Sentiment Toward Gold Most Pessimistic Since 2001 and I Am Bullish on Gold

As an investment analyst, one of the things I like to look at the most is the sentiment toward an investment. If everyone in the world is bullish on a stock or commodity, the sentiment is likely too high for the investment to move higher. If everyone that wants to buy has already bought, there are only sellers left.

Of course we never really reach a point where literally everyone is bullish on an investment. But there are extreme levels of optimism and pessimism that investors can use to tell when the odds of a direction change are more likely.

For commodities, one of the best sentiment measurements is the Commitment of Traders (COT) report from the Commodity Futures Trading Commission. The report is released each Friday and it shows the net positions of three categories of investors—large speculators, small speculators, and commercial hedgers.

Personally, I look at the large speculator category the closest because these are the investors that can move a market. Commercial hedgers are important as well as these tend to be companies that operate in the industry and use the futures market as a means of protecting itself from price swings.

Over the weekend I was looking at the COT reports when something jumped out at me. The large speculators have a net short position on gold and have been net short for three straight weeks now.

I don’t follow the commodities market as closely as I do the stock market and I hadn’t looked at the COT reports in the last few weeks. But when I saw the net short position in gold, I was shocked.

I have been following the COT reports for over ten years and knew the large speculators were almost never net short on gold. So when I saw the net short position, I had to go back and look. The last time large speculators were net short on gold was in December 2016.

The way the COT report works is that it takes all long positions in the category (in this case the large speculators) and all of the short positions. This past week showed 210,433 contracts shorted and 207,370 contracts held long. The week before showed investors short 222,210 contracts and long 213,500 contracts for a net short position of 8,710 contracts.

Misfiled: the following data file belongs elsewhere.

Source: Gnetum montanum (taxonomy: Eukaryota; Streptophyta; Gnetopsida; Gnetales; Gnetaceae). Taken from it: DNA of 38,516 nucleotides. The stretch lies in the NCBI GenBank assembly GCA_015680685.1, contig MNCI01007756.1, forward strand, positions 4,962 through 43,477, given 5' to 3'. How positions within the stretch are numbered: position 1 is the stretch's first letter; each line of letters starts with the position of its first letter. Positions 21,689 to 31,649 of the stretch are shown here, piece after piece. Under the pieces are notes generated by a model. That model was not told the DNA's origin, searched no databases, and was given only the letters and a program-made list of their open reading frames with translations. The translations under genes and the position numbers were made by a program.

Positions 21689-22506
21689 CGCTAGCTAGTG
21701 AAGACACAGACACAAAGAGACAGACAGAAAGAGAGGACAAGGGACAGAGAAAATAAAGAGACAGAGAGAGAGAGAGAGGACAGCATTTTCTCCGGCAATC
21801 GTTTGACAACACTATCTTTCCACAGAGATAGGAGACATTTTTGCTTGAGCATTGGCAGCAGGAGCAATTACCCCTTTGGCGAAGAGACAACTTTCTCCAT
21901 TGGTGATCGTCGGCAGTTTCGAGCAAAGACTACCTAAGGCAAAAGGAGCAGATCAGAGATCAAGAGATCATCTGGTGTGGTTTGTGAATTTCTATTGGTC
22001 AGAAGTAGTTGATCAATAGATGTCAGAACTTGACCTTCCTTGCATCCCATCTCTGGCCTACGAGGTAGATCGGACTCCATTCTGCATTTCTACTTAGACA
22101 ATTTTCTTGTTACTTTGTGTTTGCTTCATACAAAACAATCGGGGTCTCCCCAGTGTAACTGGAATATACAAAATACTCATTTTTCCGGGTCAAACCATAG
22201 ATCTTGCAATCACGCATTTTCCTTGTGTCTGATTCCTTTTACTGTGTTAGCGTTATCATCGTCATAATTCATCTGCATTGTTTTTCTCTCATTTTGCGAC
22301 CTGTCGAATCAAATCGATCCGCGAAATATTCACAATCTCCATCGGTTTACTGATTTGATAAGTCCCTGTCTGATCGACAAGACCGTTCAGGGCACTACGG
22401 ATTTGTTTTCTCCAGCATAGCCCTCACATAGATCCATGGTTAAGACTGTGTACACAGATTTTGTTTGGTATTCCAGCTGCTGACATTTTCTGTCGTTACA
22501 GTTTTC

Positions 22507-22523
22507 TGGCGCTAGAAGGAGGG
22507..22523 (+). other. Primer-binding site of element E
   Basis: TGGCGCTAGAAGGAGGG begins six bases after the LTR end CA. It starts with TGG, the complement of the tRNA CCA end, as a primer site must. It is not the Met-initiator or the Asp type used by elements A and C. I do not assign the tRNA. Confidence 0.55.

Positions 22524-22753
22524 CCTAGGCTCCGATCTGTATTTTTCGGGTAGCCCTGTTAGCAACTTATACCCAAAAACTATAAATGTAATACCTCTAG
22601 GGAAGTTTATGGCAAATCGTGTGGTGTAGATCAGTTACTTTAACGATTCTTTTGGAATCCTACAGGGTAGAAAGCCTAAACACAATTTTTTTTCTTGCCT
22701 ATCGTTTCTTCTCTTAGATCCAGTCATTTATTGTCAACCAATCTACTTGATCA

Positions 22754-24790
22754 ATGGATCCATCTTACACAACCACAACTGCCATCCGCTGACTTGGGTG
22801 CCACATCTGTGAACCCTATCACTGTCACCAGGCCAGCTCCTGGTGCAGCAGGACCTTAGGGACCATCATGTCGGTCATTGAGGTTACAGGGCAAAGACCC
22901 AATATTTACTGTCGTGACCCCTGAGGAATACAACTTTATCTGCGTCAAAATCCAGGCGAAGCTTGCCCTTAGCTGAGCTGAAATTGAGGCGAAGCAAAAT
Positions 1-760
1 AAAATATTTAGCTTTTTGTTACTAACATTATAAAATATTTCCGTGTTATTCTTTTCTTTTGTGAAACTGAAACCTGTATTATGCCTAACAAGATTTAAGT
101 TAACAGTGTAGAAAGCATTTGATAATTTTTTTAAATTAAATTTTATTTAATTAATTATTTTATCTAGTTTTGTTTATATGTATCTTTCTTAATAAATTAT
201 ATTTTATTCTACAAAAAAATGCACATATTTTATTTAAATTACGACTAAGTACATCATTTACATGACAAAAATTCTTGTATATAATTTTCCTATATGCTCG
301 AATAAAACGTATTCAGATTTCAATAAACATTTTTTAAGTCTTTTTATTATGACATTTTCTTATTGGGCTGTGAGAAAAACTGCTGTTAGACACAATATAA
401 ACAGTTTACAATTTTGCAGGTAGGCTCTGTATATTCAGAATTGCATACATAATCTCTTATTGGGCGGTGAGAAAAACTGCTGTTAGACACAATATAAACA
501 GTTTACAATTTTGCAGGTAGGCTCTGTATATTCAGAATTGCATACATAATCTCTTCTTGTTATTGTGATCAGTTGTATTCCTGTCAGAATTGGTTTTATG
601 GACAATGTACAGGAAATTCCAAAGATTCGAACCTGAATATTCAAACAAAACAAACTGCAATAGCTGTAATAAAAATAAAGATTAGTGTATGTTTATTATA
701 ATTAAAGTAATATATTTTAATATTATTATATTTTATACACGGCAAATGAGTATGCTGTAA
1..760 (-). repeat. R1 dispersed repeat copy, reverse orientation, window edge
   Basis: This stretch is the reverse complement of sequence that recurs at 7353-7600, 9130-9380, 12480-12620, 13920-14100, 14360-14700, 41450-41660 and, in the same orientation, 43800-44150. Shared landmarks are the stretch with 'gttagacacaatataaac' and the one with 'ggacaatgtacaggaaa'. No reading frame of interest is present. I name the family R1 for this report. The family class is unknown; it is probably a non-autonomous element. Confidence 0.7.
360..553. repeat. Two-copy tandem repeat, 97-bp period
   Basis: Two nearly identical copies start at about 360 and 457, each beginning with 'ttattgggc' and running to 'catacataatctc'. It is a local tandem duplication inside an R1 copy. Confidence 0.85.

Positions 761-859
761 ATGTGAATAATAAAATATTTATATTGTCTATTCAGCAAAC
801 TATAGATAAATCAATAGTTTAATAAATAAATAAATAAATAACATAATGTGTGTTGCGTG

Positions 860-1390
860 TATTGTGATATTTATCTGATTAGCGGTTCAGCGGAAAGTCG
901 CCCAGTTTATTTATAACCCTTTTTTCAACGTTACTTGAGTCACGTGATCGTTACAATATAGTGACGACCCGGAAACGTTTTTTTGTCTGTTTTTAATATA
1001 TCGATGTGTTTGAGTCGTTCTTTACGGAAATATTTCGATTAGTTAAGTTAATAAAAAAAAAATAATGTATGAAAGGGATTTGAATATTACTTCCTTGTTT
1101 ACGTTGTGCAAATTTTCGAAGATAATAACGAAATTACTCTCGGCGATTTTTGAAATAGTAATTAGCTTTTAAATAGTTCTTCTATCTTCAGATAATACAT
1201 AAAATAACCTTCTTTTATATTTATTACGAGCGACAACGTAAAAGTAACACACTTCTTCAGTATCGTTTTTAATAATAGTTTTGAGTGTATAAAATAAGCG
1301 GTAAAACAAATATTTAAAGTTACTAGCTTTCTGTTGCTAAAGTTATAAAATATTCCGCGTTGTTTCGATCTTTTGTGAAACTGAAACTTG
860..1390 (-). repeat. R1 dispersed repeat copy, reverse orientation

This is what I would call a bearish extreme in gold sentiment. Gold closed at $279 an ounce in December ’01. One year later it was up to $348 and it had doubled by February ’06. Gold eventually peaked at $1,923 in September 2011.

In the last few years, gold has been vacillating between the $1,050 area and the $1,400 area. Since April, the metal has been under tremendous selling pressure and has reached its lowest price level since January ’17.

The recent drop has taken the overbought/oversold indicators down to oversold territory for the first time since late ’16. I drew a line on the stochastic readings to show how many times the 10 level has been reached in the last five years. I also drew the arrows to show when the 10-week RSI dipped below 30, the traditional point that marks oversold territory.

As you can see, when both of the indicators reach oversold territory, gold has rallied. Some of the rallies were short term and others lasted longer, but each time there was a rally.

When I combine this information with the information from the COT report—it makes me very bullish on gold for immediate future.

If you want to take advantage of a bullish run in gold without investing directly in the metal or opening a futures account, there are a number of ETFs that track gold. The two most actively traded gold ETFs are the SPDR Gold Trust (NYSE: GLD) and the iShares Gold Trust (NYSE: IAU).

About Rick Pendergraft

Rick has been studying, trading, analyzing and writing about the investment markets for over 30 years. He has worked for some of the largest financial publishers in the world and he has been quoted in the Wall Street Journal, USA Today, the New York Times and the Washington Post. In addition, he has been interviewed on Bloomberg, CNBC and Fox Business News. Rick’s analysis process includes fundamental, sentiment and technical analysis. Rick started college as an education major, wanting to teach economics, but eventually changed to majoring in Economics and received a Bachelor of Science in Economics from Wright State University. His desire to inform and educate people is at the heart of his writing.

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